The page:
While Rowe’s appropriation of Duchamp and his vast pronouncements about electroacoustic improv were all too “readymade,” considering his neo-Dadaist and pop art investments, we can rejoice that the dark, sonic underbelly of “progress” has finally received its aural due in the sense that Duchamp’s Fountain marked a symbolic investment in an object that emblematizes the most repugnant human production. And in gratitude, we can acknowledge Artaud and perhaps Georges Bataille, theorists of the “accursed” and of neural agitation. Nonetheless, it is clear that unlike de Duve’s Duchamp, Rowe is still far too invested in the object rather than the sign. For him the “infra-thin” is only in the question of what can count as musical instrument in these electronic times. And in the end, unlike Duchamp’s infra-thin regarding the question of whether the readymade is or is not art, Rowe’s answer must always be affirmative rather than undecidable. Even the assemblage of the “pariahs of sound” in electroacoustic improv must finally be considered “music” as “art,” which for Rowe is a given. It is only in Rowe’s imaginary where electroacoustic improv can be thought of as post-Duchampian because that is where one can locate Rowe’s desire. To be post-Duchampian would be, in this instance, to desire a legitimating discourse for art, which would be as far as one could go if one fails to recognize that the readymade flushed out the linguistic currency of the object. This discourse would also serve as a tool to push the musical avant-garde beyond free jazz, but it would work only by calling on Duchamp belatedly to draw attention to the fact that music is perennially out of date in avantgardist terms. But in the end, it is Rowe that is out of date and old fashioned, symbolically and intellectually rather than musically because he seemingly cannot read the signs. To be truly post-Duchampian, we would have to produce a sound that no one could stand, but that would be sophisticated enough to deserve an audience. Unfortunately, were we capable of such an invention, there would be no occasion for a paper such as this because no audience would stick around long enough to make it worthy of writing. Merzbow perhaps has come closest, but his landscapes of noise are far too lush and gorgeous to likely qualify. To his credit, Rowe has acknowledged this necessary invention in his remarks on Cardew, but he has failed to follow through on their implications in his own work. In the end, we are left with an aesthetic transformation with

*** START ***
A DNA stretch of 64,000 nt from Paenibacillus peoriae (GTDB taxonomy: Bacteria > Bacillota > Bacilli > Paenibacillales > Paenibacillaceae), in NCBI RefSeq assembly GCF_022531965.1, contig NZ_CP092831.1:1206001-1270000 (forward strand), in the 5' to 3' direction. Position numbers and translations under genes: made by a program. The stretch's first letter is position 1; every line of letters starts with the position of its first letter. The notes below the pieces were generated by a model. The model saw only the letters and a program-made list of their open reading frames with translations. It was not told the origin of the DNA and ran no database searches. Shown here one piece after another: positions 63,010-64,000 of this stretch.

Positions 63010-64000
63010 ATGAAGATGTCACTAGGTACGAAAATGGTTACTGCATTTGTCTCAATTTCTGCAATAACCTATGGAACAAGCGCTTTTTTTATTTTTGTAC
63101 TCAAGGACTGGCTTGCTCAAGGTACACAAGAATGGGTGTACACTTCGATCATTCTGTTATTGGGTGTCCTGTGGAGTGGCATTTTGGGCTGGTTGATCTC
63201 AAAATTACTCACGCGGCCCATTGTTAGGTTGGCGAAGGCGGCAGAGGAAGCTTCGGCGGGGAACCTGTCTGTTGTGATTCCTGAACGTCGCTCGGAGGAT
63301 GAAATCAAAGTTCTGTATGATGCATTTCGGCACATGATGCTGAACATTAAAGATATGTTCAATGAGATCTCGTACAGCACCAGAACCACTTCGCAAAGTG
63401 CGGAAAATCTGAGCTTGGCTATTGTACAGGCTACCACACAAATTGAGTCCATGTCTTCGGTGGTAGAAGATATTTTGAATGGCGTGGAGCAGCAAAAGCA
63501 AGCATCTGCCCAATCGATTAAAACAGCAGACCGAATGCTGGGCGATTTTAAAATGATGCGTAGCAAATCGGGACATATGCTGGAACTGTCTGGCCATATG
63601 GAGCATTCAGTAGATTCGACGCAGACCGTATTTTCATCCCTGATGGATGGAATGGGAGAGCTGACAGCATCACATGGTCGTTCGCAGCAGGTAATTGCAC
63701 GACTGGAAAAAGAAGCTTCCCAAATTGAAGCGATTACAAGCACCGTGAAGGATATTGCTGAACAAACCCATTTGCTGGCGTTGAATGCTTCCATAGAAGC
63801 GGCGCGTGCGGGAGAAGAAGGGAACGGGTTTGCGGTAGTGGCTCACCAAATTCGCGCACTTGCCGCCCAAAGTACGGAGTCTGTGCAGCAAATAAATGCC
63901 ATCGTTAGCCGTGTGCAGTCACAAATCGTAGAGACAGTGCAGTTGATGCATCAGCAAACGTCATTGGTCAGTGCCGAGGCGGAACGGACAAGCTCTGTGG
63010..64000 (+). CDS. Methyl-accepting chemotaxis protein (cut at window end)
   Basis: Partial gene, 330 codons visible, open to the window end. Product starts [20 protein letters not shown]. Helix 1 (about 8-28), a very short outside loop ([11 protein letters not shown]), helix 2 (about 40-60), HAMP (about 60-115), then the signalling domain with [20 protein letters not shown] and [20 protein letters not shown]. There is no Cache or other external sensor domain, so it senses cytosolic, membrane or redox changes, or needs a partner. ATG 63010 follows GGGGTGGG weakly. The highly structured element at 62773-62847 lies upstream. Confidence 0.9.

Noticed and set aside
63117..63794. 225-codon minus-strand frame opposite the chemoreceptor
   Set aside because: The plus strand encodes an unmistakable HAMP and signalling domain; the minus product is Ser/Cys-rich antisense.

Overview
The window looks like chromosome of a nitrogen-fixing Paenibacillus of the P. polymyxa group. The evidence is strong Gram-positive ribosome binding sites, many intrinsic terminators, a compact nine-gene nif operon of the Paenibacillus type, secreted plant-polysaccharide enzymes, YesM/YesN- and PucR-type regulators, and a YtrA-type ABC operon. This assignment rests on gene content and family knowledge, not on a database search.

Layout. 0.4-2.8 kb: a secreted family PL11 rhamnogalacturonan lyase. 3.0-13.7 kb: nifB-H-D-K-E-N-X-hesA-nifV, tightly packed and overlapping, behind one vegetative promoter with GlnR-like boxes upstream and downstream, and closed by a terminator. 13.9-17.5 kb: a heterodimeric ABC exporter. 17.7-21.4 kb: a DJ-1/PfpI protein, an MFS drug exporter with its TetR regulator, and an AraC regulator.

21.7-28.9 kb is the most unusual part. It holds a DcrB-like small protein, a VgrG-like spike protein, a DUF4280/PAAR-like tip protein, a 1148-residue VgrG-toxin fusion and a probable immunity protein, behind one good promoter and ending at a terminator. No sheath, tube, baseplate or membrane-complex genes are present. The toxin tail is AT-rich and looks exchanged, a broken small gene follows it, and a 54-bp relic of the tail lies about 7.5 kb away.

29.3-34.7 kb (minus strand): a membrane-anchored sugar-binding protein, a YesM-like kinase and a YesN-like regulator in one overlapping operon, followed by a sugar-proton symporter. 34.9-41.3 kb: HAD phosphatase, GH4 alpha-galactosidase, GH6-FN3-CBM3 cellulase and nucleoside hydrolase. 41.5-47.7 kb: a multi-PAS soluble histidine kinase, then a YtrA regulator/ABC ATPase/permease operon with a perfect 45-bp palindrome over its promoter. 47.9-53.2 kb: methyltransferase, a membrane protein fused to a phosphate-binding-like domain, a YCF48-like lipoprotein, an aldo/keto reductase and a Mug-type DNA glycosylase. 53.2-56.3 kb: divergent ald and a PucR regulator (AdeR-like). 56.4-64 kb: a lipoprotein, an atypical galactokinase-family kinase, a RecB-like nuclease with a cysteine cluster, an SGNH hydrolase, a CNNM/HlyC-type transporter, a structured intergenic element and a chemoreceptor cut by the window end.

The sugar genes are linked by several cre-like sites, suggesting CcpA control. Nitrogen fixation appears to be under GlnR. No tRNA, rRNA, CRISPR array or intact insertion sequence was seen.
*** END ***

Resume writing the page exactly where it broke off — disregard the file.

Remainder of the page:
all the same symbolic investments left intact, a difficulty that reflects all too well the familiar problematic of pop art in its fantasy of being post-Duchampian. If there is a modicum of debt to Duchamp in the new electro-acoustic improv, it lies in the notion of the “infra-thin”, disclosed initially by the ready-made in art, with its exemplary manifestation in improvised music located in live laptop and other electronic processing rather than in a “musical nominalism” in greater proximity to Duchamp’s radical intervention. Like the art world, like the economic order of capital process, the musical avant garde has become all too pliable and predictable in its embrace of musical difference such that the signifier “Duchamp” has by now lost all radical consequence.